basic technology needed to improve infrastructure protection already 
exists, it is not yet widely deployed. In all areas of activities aimed 
at protecting and assuring the infrastructure, mitigating damages, and 
responding and recovering from attacks, additional research effort is 
needed. The Commission recommends increasing government spending in 
research and development on capabilities such as intrusion detection.
    5. A National Organization Structure. To implement the 
recommendations the following new organizations and revised roles for 
existing organizations are recommended:
    Office of National Infrastructure Assurance as the top-level policy 
making office connected closely to the National Security Council and 
the National Economic Council;
    Infrastructure Assurance Support Office to house the bulk of the 
staff that would be responsible for follow-through on the Commission's 
    Information Sharing and Analysis Center to begin the step-by-step 
process of establishing a realistic understanding of distinguishing 
actual attacks from coincidental events;
    National Infrastructure Assurance Council of industry CEOs, Cabinet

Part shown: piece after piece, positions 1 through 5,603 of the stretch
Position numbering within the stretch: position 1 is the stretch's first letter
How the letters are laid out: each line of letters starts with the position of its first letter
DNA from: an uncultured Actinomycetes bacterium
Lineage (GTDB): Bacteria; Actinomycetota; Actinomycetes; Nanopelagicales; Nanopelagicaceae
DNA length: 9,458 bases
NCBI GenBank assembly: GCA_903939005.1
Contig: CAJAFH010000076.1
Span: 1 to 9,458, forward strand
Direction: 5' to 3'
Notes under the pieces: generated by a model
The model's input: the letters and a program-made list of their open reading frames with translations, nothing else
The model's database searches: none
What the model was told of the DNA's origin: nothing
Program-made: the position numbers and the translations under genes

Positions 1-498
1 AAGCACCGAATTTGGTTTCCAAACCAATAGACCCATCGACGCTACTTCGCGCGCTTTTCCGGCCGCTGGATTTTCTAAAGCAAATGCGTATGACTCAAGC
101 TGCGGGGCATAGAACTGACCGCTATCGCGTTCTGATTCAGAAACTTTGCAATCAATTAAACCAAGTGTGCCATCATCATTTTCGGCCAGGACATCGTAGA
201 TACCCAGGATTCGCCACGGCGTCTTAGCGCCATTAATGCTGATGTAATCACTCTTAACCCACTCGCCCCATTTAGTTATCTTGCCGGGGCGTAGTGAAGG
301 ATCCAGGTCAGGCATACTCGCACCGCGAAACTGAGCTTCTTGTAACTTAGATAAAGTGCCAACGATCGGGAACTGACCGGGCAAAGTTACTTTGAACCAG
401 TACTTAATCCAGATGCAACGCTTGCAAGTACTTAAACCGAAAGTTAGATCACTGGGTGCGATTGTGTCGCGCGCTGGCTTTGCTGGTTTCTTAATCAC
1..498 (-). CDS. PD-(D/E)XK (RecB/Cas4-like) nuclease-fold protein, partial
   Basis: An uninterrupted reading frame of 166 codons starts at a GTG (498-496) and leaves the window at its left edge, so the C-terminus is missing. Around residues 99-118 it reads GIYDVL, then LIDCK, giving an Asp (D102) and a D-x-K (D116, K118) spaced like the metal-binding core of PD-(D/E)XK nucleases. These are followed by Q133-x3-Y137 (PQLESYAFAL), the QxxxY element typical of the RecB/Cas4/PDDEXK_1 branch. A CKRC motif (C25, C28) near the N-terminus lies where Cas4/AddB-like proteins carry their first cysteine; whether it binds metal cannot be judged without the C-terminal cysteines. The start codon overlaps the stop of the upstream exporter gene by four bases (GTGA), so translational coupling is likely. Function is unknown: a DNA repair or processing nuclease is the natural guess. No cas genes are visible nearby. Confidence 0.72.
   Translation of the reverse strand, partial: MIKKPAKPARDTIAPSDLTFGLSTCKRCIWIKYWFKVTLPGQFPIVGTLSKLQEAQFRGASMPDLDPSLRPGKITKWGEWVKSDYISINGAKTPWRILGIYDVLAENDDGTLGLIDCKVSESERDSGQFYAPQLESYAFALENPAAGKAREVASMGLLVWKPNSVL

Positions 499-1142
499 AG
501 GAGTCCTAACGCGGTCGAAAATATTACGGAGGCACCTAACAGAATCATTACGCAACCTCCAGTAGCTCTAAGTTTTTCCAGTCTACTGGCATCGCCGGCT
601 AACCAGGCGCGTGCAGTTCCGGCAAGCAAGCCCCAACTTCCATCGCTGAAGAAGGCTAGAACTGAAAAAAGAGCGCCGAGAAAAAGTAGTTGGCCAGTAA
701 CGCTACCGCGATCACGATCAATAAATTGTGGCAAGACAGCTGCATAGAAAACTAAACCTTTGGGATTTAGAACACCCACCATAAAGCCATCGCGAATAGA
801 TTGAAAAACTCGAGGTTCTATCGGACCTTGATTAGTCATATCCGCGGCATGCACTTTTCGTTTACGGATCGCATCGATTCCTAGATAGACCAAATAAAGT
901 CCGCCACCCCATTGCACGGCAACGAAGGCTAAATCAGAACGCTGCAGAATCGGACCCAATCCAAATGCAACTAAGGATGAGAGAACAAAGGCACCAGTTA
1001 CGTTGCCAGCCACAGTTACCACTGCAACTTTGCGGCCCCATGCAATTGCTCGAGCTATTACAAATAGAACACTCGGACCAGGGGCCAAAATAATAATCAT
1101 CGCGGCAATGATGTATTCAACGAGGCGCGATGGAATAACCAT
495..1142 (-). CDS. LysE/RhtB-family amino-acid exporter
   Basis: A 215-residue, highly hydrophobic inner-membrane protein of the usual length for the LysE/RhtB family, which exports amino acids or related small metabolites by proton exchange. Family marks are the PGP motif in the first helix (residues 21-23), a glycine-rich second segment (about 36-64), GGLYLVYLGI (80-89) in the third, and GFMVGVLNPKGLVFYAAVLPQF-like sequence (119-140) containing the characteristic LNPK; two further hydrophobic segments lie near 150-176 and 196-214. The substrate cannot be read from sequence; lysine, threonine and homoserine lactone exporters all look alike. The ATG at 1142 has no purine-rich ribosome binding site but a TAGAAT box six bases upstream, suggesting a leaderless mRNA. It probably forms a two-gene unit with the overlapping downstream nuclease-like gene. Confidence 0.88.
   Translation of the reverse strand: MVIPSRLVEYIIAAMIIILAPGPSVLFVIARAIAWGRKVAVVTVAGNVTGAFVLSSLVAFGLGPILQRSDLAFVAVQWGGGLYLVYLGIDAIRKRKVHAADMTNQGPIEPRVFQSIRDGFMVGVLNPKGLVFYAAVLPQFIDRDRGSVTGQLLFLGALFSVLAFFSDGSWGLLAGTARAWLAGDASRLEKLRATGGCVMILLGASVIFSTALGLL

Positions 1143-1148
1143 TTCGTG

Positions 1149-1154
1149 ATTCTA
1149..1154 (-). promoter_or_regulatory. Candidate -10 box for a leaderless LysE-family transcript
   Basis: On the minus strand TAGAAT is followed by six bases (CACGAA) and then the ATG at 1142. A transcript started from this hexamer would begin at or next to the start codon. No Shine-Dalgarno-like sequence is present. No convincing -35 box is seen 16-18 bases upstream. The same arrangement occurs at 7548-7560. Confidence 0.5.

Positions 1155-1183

Secretaries, and representatives of state and local government to 
provide policy advice and implementation commitment;
    Lead Agencies, designated within the Federal government, to serve 
as a conduit from the government into each sector and to facilitate the 
creation of sector coordinators, if needed; and
    Sector Coordinators to provide the focus for industry cooperation 
and information sharing, and to represent the sector in matters of 
national cooperation and policy;
    Warning Center to identify anomalous events indicating that the 
infrastructure is under attack and alert the Information Sharing and 
Analysis Center for dissemination of bulletins and threat advisories to 
infrastructure stakeholders.

William Reinsch,
Under Secretary of Commerce, Bureau of Export Administration.

[FR Doc. 97-30851 Filed 11-24-97; 8:45 am]